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Communication among musicians is difficult here, but their grapevine (carried to incredible lengths) keeps them in touch about events across their far-flung country without the benefit of press, radio coverage, or freedom to travel. The word about our unofficial concerts in Moscow, which were not advertised or reported in the press in any way, was spread so effectively that over a dozen cities were represented in the audience on one of the nights. It included people from two cities in Siberia (seven time zones away), and some from the most northern city in the Soviet Union up near the Arctic Circle. They managed to travel thousands of miles on short notice to make the concerts, no easy feat in the USSR.Skip to next paragraph
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It was particularly important for an American jazz musician to make a return visit to the Soviet Union. For one of us to return just a year after the first tour was unheard of, and the effect was to create a sense of continuity and rapport. I was immediately aware of it when I walked onto the stage at Spasso House (the official residence of the American ambassador and the site of some of the concerts) and saw 400-plus musicians waiting for us, most of whom I remembered from last year . . . everyone smiling and waving hello.
We reached a further breakthrough this year by playing in an unofficial jam session at a local club. It was touch and go with the local militia as to whether this could take place, but it finally proceeded. The militia appeared in a couple of trucks to stop it; then they watched for a while, decided merely to harass people going in and out of the club, and ended up cooling their heels across the street until it was over. Such is life in the Soviet jazz world. But it was a great session.
Another highlight was the opportunity to do a couple of workshops with the local musicians and particularly with some students at a music high school where there is a jazz study program. We had a spirited couple of hours with the students, then two students were chosen to perform for us.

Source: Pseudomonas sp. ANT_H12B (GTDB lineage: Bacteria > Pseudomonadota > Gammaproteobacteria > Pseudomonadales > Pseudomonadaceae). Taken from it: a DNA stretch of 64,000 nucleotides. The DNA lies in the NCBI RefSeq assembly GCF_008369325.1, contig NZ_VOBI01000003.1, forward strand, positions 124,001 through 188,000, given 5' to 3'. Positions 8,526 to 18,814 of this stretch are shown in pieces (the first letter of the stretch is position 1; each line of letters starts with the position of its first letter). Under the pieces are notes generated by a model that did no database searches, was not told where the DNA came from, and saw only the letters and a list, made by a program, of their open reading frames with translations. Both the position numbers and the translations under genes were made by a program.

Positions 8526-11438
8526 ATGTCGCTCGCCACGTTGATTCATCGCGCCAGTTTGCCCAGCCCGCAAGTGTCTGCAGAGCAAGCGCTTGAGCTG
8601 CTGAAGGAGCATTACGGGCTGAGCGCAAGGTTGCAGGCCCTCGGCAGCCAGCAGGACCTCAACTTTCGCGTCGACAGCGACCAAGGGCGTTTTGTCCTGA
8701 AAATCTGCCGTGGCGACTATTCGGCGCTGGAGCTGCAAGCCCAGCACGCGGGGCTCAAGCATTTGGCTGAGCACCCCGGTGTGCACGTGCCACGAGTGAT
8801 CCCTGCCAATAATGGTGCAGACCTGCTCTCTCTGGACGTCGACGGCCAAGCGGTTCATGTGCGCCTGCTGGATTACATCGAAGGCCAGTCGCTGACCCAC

Was I ever astounded when a pianist and vibraphonist played two duet pieces originally performed by Chick Corea and me on one of our recordings. They chose the two most difficult pieces, transcribed them from the record without benefit of the written music, and proceeded to play them extremely well.
It was equally shocking to discover that the vibist had no instrument of his own. When I asked him about this, he said that he could occasionally borrow a vibraphone but mostly practiced with a wooden mock instrument he had built at home so he could go through the motions of playing, even if he couldn't hear the sound.
There is a temptation to focus on the hardships the local players have to overcome. The feeling of persecution in that place is impossible to describe, and its effects are everywhere apparent.
But this would overlook the most important observation about these dedicated jazz players: They have a deep love for the music and understand it well, and have succeeded against great odds in getting it established and accepted. There are many musicians, fans, and officials, too, who work constantly, in whatever ways they can, to further jazz.
Many darkly humorous experiences occur in the Russian music community. All the more so when an American visitor appears on the scene. There was, for instance, the mystery newspaper interview. After my trip last year, a piece appeared in one of the local papers quoting me extensively on the subject of racial discrimination in South Africa and the deplorable role of the US government in the situation. I gave no interviews during the trip, of course; the irony is that, had they asked me about that subject I would probably have answered in a way similar to what they concocted for me to say. This sort of shenanigan is common, and the heavy hand of authority unfortunately leaves its scars.
I deeply regret that the Soviet musicians can't come to visit us. That they can't perform in the West, so that more people could hear and appreciate their talents. They love their homeland very much and don't really want to leave permanently, in spite of the problems there. But they really would like to be able to come and see and experience for themselves, and return to their country. They just need more contact with the rest of the jazz world.
Musician to musician, we are people who passionately love the same things, and have much to say to each other. Our visit there directly confronted misinformation and misunderstanding with actuality, and with the strong bond of friendship.